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Compressed Gas Is Not for Wimps

Story and Photos by: H. Dean Chamberlain
Reprinted with permission from FAA Aviation News

Compressed gases are not for wimps. While working at the Reno "air races" this year, I saw proof why compressed gases are not for wimps. In fact, compressed gases are downright dangerous. A P-51 Mustang was severely damaged when its oxygen tanks exploded while being refilled. Because of any potential liability issues that may result from the explosion, I don't profess to know the facts of the accident, nor do I portray myself as an expert when dealing with compressed gases. I do have a working knowledge of compressed air (3,000 PSI tanks) used for Scuba diving and compressed gases used for welding. My knowledge can be summarized as knowing not to apply more pressure than the tanks and connecting hoses or lines are rated for and always handling combustible gases and tanks very carefully.

As I understand the incident, the aircraft's pilot wanted to top off the Mustang's onboard oxygen tanks. In talking to him, he said he had enough oxygen for the proposed flight, but he decided to have the tanks filled. The contract oxygen service provider's oxygen cart, a collection of oxygen tanks plumbed to a common distribution manifold controlled by pressure shut off valves and pressure regulators mounted on a wheeled cart, arrived and began filling the aircraft's oxygen filler port. At this point, the details become fuzzy.

What is known is as the Mustang sat in its pit, its oxygen tanks, there was more than one in the system, exploded while being filled. Fortunately, there were no serious injuries. I was told one aircraft ground crewman suffered a ringing in his ears.

The aircraft suffered major damage. The oxygen tanks are located in the aft fuselage. When they exploded, they ripped open both sides of the Mustang's fuselage just forward of the tail section. In addition, the exploding tanks and metal punctured the aircraft's hydraulic system and damaged some control cables. Hydraulic fluid then leaked out under the aircraft. I was told, because the fuselage skins blew upward, they directed the force of the explosion up away from anyone near the aircraft. Eventually, the Mustang's wings, engine, and other parts had to be removed so that the aircraft could be loaded on a flatbed semi-tractor trailer for the trip home.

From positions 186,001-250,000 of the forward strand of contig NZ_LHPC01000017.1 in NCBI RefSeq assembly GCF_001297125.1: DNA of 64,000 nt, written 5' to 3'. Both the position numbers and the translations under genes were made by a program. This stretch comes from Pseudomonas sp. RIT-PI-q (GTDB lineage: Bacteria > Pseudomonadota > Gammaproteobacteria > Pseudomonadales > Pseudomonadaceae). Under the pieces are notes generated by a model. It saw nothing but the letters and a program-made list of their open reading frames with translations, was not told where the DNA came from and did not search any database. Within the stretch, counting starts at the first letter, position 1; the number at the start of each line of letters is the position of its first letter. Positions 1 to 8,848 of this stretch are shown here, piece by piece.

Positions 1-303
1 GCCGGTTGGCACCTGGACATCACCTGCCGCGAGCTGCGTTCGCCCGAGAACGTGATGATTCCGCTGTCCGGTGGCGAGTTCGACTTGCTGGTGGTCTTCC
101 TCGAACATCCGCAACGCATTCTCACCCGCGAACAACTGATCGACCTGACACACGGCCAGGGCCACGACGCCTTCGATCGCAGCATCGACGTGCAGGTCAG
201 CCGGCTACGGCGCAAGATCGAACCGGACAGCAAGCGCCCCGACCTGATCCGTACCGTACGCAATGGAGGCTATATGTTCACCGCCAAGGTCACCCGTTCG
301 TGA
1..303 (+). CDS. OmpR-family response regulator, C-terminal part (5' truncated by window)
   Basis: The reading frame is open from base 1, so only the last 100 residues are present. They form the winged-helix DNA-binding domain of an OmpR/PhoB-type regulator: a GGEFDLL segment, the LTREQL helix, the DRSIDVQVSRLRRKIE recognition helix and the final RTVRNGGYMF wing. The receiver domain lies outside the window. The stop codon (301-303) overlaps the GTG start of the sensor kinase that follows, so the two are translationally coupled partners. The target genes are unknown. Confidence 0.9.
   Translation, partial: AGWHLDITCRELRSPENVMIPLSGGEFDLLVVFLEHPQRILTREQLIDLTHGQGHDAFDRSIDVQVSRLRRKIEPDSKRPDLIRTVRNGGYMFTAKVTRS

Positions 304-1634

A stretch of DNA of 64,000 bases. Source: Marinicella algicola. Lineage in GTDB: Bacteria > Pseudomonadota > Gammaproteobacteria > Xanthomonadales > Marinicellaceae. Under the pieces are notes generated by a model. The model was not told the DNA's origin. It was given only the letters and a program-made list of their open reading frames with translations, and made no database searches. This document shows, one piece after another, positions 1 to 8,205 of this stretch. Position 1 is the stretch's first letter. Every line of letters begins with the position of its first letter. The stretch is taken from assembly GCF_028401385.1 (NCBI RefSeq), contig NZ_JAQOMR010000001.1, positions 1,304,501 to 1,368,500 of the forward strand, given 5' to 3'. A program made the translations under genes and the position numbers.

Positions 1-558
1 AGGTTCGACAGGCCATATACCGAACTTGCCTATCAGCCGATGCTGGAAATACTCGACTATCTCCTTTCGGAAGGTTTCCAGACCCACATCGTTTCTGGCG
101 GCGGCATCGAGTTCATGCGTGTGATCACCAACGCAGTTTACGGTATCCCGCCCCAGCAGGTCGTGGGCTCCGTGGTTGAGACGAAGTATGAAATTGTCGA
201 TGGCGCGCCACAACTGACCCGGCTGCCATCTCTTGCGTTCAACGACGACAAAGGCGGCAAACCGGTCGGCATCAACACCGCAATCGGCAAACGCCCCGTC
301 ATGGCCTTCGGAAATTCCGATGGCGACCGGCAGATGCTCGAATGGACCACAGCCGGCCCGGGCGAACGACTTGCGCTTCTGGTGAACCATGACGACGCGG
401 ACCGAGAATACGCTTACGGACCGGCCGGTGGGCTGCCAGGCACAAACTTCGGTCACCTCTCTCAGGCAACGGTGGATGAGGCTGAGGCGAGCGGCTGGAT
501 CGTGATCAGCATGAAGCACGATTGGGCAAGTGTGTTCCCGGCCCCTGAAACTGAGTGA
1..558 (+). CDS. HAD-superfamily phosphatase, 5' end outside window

Although I don't know if an "official" investigation has determined the cause of the incident, various people were discussing the following points at the time of the incident. The Mustang's oxygen system was a low-pressure system. Its maximum rated pressure was placarded at 450 pounds per square inch (PSI). I was told this oxygen system might have been the only low-pressure system at the races. I was told the other aircraft oxygen systems on the ramp were rated up to 1,800 PSI. These systems are considered "high pressure" systems.

At issue is what caused the Mustang's oxygen tanks to explode? Were they filled with "high pressure" oxygen as some people speculated? Or, were they filled to some other lower pressure as per the aircraft's crew's instructions? In cases like this, I know the FAA aviation safety inspector who responded to the aircraft incident asked for the isolation of the oxygen cart so that its pressure regulator could be checked to determine its accuracy. This is normal procedure in such cases to try to eliminate or identify potential causes.

As a result of this incident, changes were made concerning how other aircrafts' oxygen systems could be refilled. The revised procedures require that oxygen systems be filled out on the ramp area away from the pits and people.

I think this incident brought up an important safety point. Because many aircraft operate with installed onboard oxygen systems and many pilots of non-pressurized aircraft may carry portable oxygen systems, I think this incident highlights the need for everyone involved with servicing aircraft oxygen systems to know and following the recommended safety requirements for handing pressurized gases. This means ensuring that the system and its tanks meet the appropriate Department of Transportation's or other recognized safety and inspection standards. That everyone involved in refilling installed and portable tanks knows how to refill the system or tanks. This includes knowing permitted pressures and quantities involved. It also means that portable systems be handled in a safe manner as recommended by their manufacturers to include how to carry, handle and safely store the tanks and related hoses and masks.

Although the incident involved oxygen, the same rules apply to other pressurized systems in aviation. From welding gases to high pressure struts to pressurized tires to even high pressurized hydraulic lines, high pressure systems can be potentially deadly if not treated with respect and system knowledge.